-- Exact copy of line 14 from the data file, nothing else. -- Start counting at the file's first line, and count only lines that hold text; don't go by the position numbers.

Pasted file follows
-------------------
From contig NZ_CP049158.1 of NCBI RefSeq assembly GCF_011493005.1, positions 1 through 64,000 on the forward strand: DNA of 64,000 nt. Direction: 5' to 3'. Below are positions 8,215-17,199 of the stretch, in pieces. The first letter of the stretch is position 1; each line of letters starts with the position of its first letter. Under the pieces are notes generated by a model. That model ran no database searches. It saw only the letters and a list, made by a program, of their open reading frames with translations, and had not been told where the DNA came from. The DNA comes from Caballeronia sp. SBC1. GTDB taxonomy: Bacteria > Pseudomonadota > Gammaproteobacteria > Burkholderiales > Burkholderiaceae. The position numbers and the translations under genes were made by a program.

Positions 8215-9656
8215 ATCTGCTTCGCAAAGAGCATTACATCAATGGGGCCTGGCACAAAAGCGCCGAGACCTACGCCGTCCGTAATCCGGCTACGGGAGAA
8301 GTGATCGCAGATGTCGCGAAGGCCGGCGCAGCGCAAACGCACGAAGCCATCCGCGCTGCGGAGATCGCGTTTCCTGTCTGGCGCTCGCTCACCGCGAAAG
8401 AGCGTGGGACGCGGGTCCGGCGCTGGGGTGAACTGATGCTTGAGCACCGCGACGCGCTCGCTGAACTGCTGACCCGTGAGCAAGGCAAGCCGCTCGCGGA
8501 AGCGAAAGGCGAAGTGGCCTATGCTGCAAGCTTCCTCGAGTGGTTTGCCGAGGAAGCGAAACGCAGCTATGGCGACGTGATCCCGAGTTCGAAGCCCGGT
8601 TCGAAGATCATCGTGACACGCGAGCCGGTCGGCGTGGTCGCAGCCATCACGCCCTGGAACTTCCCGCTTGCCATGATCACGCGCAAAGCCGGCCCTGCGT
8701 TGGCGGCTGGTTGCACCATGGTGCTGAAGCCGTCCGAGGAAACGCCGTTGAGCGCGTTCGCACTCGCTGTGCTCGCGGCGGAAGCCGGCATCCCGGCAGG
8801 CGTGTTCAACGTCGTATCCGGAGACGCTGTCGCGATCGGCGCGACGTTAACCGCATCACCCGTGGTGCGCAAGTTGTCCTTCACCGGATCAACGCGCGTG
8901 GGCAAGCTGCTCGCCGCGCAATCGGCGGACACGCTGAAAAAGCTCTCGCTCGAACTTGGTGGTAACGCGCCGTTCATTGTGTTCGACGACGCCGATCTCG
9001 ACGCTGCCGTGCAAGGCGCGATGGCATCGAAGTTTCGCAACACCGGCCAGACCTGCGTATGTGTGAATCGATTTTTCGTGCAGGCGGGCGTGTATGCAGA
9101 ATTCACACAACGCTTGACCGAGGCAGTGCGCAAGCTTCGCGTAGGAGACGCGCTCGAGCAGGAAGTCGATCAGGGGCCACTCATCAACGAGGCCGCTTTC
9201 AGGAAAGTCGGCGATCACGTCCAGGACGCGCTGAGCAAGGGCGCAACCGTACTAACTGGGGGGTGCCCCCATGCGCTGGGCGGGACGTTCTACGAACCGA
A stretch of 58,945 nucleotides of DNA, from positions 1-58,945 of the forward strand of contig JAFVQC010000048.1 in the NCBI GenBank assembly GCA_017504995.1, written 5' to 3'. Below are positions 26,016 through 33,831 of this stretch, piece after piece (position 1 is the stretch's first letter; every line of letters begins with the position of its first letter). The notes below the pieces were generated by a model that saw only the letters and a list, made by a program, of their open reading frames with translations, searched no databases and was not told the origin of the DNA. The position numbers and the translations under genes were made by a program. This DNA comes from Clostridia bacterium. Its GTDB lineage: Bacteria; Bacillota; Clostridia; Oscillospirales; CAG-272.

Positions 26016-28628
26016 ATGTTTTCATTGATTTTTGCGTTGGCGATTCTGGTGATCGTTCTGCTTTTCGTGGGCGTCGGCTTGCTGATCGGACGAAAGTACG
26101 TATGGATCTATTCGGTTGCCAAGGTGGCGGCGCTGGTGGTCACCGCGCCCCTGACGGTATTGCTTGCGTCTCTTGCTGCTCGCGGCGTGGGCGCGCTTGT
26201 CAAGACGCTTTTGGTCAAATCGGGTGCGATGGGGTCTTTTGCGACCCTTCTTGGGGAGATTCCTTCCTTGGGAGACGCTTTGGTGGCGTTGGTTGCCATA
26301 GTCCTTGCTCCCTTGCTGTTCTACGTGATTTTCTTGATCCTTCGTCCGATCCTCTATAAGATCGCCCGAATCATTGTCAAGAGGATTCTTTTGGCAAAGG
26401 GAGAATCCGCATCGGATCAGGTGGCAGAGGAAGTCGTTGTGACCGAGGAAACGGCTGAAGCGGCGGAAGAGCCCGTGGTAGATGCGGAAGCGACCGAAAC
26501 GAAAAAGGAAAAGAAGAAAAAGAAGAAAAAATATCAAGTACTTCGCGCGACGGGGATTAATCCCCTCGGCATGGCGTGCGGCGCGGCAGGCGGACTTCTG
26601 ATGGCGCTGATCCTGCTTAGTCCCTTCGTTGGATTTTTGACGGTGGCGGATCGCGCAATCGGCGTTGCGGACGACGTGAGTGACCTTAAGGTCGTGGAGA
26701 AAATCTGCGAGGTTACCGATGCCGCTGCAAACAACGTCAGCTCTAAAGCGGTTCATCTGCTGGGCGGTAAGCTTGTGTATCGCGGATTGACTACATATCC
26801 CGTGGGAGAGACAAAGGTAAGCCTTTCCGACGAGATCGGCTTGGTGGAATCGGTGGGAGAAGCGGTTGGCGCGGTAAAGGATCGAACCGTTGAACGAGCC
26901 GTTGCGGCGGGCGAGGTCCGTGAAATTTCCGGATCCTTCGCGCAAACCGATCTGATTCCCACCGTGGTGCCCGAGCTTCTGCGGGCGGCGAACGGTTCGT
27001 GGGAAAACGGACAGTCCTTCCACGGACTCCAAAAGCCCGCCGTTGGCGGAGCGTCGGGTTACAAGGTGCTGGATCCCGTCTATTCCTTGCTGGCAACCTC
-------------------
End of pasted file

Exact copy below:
A stretch of 58,945 nucleotides of DNA, from positions 1-58,945 of the forward strand of contig JAFVQC010000048.1 in the NCBI GenBank assembly GCA_017504995.1, written 5' to 3'. Below are positions 26,016 through 33,831 of this stretch, piece after piece (position 1 is the stretch's first letter; every line of letters begins with the position of its first letter). The notes below the pieces were generated by a model that saw only the letters and a list, made by a program, of their open reading frames with translations, searched no databases and was not told the origin of the DNA. The position numbers and the translations under genes were made by a program. This DNA comes from Clostridia bacterium. Its GTDB lineage: Bacteria; Bacillota; Clostridia; Oscillospirales; CAG-272.